"Parents should control the education of their own children" still leaves open the possibility that the mechanism through which parents exercise this control requires them to do so through collective action. Who composes the resolutions on which parents vote? When are the Board meetings? Who holds the gavel? Who counts the ballots?

Joel Fried
Pots and Kettles: Governance Practices of the Ontario Securities Commission
There is, however, an additional problem in the public sector that does not exist for private firms. The firm has a well defined objective function – the maximization of profits – whereas the apparent objective for the government is the maximization of some index of a (weighted) level of welfare of the electorate. An unambiguous index of social welfare has been impossible to construct and, in its absence, monitoring the public sector is further complicated because data is generally lacking on whether or not the objective was actually approached and/or achieved and what the costs are that are linked to any specific objective. In effect, because of distribution issues and public goods, the cash flows measured with traditional accounting procedures will be, at best, only superficially correlated with that objective. Thus, looking at cash flows will provide the principals an extremely poor method of monitoring their public sector agents.
Why suppose that collective decision-making processes will yield results which better represent the preferences of individuals, collectively, than will market mechanisms? What does it mean to aggregate the preferences of individuals? What would Americans eat if we voted on each day's breakfast, lunch, and dinner menu? How many people would prefer the result of such a process to the result of the current market-oriented mechanism?

Eduardo Zambrano
"Formal Models of Authority: Introduction and Political Economy Applications"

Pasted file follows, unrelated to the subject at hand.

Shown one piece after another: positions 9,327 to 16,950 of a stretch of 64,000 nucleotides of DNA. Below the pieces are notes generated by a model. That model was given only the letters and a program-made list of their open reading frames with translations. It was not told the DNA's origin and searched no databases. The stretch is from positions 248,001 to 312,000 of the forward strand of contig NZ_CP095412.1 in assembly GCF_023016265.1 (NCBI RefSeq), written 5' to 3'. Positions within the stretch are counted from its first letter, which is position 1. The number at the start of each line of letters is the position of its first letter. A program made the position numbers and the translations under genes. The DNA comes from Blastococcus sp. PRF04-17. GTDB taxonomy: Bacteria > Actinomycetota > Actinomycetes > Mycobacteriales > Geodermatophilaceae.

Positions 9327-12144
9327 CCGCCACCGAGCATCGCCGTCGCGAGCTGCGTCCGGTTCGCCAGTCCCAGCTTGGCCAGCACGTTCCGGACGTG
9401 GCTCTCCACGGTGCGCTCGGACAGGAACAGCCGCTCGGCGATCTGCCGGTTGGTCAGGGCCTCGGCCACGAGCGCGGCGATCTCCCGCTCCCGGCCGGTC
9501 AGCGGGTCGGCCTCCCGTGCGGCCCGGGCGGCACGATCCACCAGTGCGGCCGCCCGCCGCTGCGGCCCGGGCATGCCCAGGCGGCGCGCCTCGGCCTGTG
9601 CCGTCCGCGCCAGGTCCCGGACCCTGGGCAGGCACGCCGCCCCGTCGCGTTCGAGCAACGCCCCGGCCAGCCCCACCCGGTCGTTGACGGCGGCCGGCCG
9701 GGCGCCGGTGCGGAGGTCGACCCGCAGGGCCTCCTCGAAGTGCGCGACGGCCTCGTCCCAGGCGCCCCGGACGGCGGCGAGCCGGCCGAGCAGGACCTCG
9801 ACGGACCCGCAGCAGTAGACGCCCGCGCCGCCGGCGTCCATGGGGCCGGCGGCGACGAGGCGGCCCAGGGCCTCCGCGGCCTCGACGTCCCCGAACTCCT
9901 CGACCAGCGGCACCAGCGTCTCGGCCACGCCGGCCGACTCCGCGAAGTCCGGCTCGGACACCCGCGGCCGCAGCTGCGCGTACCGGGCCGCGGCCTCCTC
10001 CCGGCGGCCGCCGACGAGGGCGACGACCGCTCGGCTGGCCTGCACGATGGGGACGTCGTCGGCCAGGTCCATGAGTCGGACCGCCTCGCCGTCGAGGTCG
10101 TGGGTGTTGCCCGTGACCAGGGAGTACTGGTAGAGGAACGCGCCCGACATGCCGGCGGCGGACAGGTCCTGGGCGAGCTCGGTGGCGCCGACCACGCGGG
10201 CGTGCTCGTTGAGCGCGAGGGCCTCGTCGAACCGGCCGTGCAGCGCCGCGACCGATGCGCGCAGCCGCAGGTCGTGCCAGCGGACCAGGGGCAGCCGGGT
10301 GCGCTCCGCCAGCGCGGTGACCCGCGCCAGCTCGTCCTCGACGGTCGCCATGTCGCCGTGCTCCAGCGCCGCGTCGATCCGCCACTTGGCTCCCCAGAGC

Rationality and Society, May 1999; 11: 115 - 138.
Aside from the important issue of how it is that a ruler may economize on communication, contracting and coercion costs, this leads to an interpretation of the state that cannot be contractarian in nature: citizens would not empower a ruler to solve collective action problems in any of the models discussed, for the ruler would always be redundant and costly. The results support a view of the state that is eminently predatory, (the ? MK.) case in which whether the collective actions problems are solved by the state or not depends on upon whether this is consistent with the objectives and opportunities of those with the (natural) monopoly of violence in society. This conclusion is also reached in a model of a predatory state by Moselle and Polak (1997). How the theory of economic policy changes in light of this interpretation is an important question left for further work.
My response to advocates for universal health care: "I didn't know the universe was sick."

2009/08/19

Aloha, Rose Friedman

Aloha, Rose Friedman, and mahalo.

When my father died, I reread The Epic of Gilgamesh, a story of loss and one of mankind's oldest works of literature, and Tennyson's Tithonus. When my mother passed, I again reread Tithonus. Great writers remind us that countless generations have walked this path, and dealt with this grief.

"The troubls of our proud and angry dust
are of eternity and shall not fail.
Bear them we can and if we can, we must.
Shoulder the sky, my lad, and drink your ale."
--Housman

Some years ago I tried to interest a very bright and very compassionate 4th grader (a Christian) in Evolutionary Theory, and he said he did not like to think about evolution, since it reminded him of death. I did not persist, beyond observing that the brain, which allows us to observe death and to feel grief, is a product of evolution. Without an evolved brain, we could not feel love and loss. I count myself lucky to have met briefly a few great evolutionary success stories: Paul Cohen, Milton Friedman and, briefly, Rose Friedman. I do not expect to be so lucky again, outside of the narrowing circle of my aging friends and relatives. The friends of the Friedmans enjoyed a rare good fortune. They will pay a price: only the living suffer.